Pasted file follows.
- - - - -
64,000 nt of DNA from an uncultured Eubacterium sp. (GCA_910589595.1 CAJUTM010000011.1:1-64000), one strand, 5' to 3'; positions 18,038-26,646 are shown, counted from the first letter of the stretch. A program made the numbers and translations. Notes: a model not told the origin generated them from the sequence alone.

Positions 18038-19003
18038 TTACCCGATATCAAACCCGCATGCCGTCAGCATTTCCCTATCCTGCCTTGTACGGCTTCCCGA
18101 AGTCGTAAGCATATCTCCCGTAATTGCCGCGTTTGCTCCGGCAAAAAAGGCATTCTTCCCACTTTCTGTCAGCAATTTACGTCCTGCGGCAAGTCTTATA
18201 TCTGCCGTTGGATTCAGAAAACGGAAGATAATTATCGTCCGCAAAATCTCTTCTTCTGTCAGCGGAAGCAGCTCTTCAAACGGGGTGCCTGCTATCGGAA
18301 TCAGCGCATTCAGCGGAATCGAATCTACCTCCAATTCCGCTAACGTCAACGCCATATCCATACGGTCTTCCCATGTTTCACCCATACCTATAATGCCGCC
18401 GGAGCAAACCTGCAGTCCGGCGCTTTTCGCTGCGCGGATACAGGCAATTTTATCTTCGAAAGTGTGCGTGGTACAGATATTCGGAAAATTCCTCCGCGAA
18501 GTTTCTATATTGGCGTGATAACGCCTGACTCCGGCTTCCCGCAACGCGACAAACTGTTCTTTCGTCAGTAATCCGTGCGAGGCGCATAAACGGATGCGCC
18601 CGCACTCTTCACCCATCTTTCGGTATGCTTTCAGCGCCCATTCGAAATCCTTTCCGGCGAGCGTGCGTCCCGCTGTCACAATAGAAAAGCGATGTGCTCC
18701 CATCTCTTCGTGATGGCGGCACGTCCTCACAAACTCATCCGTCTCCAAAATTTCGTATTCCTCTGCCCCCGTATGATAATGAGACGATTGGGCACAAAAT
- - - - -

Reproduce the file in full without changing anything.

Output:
64,000 nt of DNA from an uncultured Eubacterium sp. (GCA_910589595.1 CAJUTM010000011.1:1-64000), one strand, 5' to 3'; positions 18,038-26,646 are shown, counted from the first letter of the stretch. A program made the numbers and translations. Notes: a model not told the origin generated them from the sequence alone.

Positions 18038-19003
18038 TTACCCGATATCAAACCCGCATGCCGTCAGCATTTCCCTATCCTGCCTTGTACGGCTTCCCGA
18101 AGTCGTAAGCATATCTCCCGTAATTGCCGCGTTTGCTCCGGCAAAAAAGGCATTCTTCCCACTTTCTGTCAGCAATTTACGTCCTGCGGCAAGTCTTATA
18201 TCTGCCGTTGGATTCAGAAAACGGAAGATAATTATCGTCCGCAAAATCTCTTCTTCTGTCAGCGGAAGCAGCTCTTCAAACGGGGTGCCTGCTATCGGAA
18301 TCAGCGCATTCAGCGGAATCGAATCTACCTCCAATTCCGCTAACGTCAACGCCATATCCATACGGTCTTCCCATGTTTCACCCATACCTATAATGCCGCC
18401 GGAGCAAACCTGCAGTCCGGCGCTTTTCGCTGCGCGGATACAGGCAATTTTATCTTCGAAAGTGTGCGTGGTACAGATATTCGGAAAATTCCTCCGCGAA
18501 GTTTCTATATTGGCGTGATAACGCCTGACTCCGGCTTCCCGCAACGCGACAAACTGTTCTTTCGTCAGTAATCCGTGCGAGGCGCATAAACGGATGCGCC
18601 CGCACTCTTCACCCATCTTTCGGTATGCTTTCAGCGCCCATTCGAAATCCTTTCCGGCGAGCGTGCGTCCCGCTGTCACAATAGAAAAGCGATGTGCTCC
18701 CATCTCTTCGTGATGGCGGCACGTCCTCACAAACTCATCCGTCTCCAAAATTTCGTATTCCTCTGCCCCCGTATGATAATGAGACGATTGGGCACAAAAT